The Congress resolved to lead and organise mass protest rallies across the nation to demonstrate outrage against the inhuman actions and policies of the government.

It consequently directed all affiliates and state councils to begin immediate mobilisation and closely work with associations, individuals and other entities, including the ones already on the streets to ensure that the government listens to the people.

MEANWHILE, the Nigeria Employers’ Consultative Association (NECA), which has shown solidarity with organised labour, however, said that the strike action at a time when the economy and businesses are barely struggling was not in the best interest of the country.

Director-General of NECA, Adewale Smatt-Oyerinde, who affirmed that the removal of fuel subsidy has heaped intolerable levels of hardship on Nigerian workers and households, with businesses also feeling the heat, said citizens had witnessed an astronomical increase in the cost of living, with no relief in sight.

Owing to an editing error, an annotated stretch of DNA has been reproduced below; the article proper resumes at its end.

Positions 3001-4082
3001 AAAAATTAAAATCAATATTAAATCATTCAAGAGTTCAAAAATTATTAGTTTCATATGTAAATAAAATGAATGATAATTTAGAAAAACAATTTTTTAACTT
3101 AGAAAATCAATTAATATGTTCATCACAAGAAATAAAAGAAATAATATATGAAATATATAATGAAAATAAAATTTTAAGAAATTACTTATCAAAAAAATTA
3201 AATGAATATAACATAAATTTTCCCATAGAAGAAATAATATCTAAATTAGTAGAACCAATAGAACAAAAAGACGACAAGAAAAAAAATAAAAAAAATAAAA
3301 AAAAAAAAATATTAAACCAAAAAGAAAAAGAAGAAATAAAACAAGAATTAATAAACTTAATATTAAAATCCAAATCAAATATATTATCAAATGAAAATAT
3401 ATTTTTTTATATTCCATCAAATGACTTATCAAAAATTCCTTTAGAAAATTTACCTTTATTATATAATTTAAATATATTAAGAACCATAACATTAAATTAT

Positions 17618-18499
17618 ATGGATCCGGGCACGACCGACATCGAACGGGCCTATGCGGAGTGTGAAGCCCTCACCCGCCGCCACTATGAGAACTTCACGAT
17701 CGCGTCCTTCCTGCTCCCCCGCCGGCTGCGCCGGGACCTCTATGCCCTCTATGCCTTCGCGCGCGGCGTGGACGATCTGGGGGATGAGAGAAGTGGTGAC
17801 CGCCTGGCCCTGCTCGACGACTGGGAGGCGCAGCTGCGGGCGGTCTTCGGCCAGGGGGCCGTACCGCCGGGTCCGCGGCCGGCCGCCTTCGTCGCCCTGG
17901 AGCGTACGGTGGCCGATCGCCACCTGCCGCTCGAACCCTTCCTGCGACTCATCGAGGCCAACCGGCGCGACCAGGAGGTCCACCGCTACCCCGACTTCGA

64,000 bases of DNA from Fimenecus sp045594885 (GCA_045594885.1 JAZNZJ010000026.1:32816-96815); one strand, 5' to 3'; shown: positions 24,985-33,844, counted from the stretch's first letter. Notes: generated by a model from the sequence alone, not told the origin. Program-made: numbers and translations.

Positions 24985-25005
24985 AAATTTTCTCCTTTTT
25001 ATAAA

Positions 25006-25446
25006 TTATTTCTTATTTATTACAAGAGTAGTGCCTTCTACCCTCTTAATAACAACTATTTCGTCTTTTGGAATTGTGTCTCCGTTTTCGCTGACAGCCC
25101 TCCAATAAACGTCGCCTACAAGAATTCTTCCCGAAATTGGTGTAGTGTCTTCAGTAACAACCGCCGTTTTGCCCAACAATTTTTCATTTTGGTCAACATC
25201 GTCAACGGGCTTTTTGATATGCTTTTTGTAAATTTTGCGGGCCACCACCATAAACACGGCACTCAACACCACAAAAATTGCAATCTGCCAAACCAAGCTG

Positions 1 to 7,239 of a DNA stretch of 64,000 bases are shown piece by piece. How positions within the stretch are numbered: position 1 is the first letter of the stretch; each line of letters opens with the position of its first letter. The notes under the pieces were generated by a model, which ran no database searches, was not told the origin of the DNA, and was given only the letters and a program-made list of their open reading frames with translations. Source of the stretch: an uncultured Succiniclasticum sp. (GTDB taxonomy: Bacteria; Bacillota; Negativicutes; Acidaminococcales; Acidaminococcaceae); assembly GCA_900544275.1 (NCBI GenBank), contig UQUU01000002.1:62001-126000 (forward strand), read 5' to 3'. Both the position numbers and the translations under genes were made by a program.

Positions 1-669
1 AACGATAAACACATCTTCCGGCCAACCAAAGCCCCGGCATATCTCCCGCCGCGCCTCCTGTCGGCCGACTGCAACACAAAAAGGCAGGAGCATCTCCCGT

Stating that rising inflation has further exacerbated the nation’s woes, he said the agitation by NLC was expected.

He said: “While we understand the genuine concerns of labour, strike action at a time when the economy and businesses are barely struggling is not in the best interests of all and sundry. It will, also, not bring about any positive resolution.

“Conversely, we expect the government to, as a matter of urgency, be more transparent, communicate more and resume talks with labour to build consensus. We also expect that definitive conclusions should be reached and clear roadmaps communicated to stakeholders.

“In line with the International Labour Organisation (ILO) Convention 131 on Minimum Wage Fixing, the tripartite discussions on national minimum wage negotiation should commence immediately.”